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Samsung releases Milk Music, a free radio streaming service for Galaxy devices (US only)

Samsung has officially announced Milk Music, a new free radio streaming service exclusively for newer Samsung Galaxy devices. Keep reading for more details!
March 7, 2014

There is certainly no shortage when it comes to streaming radio and music services on Android, with some of the best-known solutions including Spotify, Pandora, Google Music and the recently released Beats Music. Now get ready to add one more to that ever-growing list, as Samsung has officially announced Milk Music.

What sets the oddly-named music service apart from the competition? First, it’s exclusively for select Galaxy customers in the United States, specifically the Galaxy S4, Galaxy S3, Galaxy Note 3, Galaxy Note 2, Galaxy Mega, Galaxy S4 Mini and the upcoming GS5. Samsung says it is considering expanding to other markets and more devices down the road, but for now the service will have a limited audience.

Milk Music is free to listen to and has no ads

Another major difference from the competition is that Milk Music is free to listen to and has no ads. As for the content? The service is powered by Slacker Radio and gives you the ability to choose from 200 pre-made stations or you can even make your own stations based around your customized tastes.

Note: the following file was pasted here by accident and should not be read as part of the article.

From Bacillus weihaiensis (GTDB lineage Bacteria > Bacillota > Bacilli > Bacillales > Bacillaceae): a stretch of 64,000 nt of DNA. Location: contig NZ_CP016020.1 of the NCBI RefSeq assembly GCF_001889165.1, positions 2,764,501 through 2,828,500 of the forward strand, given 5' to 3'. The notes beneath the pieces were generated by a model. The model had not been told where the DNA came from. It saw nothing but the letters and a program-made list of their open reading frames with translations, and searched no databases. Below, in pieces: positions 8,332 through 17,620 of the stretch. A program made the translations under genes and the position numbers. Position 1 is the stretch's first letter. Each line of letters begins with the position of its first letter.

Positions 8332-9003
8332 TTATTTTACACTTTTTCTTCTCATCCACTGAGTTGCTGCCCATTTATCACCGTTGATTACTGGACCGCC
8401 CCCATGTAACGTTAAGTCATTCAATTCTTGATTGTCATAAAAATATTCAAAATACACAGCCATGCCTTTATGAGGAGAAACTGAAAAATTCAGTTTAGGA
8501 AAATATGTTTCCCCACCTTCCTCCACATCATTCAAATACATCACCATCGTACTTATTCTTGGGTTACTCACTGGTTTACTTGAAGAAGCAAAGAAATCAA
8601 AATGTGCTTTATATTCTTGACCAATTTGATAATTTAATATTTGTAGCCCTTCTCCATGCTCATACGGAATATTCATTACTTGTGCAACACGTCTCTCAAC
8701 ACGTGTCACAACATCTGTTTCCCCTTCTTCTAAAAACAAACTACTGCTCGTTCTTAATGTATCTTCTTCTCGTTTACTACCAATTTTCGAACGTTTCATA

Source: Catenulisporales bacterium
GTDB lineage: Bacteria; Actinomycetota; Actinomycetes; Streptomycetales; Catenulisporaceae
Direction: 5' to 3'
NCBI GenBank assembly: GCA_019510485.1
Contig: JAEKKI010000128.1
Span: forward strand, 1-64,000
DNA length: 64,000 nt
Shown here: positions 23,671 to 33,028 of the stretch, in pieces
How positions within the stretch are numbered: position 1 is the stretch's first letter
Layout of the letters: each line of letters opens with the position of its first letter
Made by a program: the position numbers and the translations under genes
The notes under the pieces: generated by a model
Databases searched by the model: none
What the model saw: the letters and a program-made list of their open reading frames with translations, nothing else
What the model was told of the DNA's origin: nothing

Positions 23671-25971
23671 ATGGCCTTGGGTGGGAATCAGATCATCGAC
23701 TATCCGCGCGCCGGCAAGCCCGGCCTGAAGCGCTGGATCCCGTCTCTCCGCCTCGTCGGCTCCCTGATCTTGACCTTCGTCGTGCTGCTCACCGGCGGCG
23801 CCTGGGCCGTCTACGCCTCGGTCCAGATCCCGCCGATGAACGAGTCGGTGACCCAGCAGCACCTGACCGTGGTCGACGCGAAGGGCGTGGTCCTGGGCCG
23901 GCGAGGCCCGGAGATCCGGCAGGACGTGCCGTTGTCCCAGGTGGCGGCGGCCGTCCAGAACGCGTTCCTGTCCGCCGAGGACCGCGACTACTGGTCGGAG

Probably the biggest downside to Milk Music is that there is no offline mode or any ability to purchase the tracks you like for offline listening, though reportedly such capabilities are under consideration. There is no premium version of the service, either, though music is unlimited with the ability to skip up to six songs per hour per station.

You can get your hands on Samsung’s new radio service right now from Google Play, at least if you happen to have a supported device. Samsung is also considering pre-loading the software onto future Galaxy devices, though the Galaxy S5 will likely still require you to download the app when it arrives.

For those that have tried it yet, what do you think? Impressed by the free service or are their other free alternatives that you feel do a better job?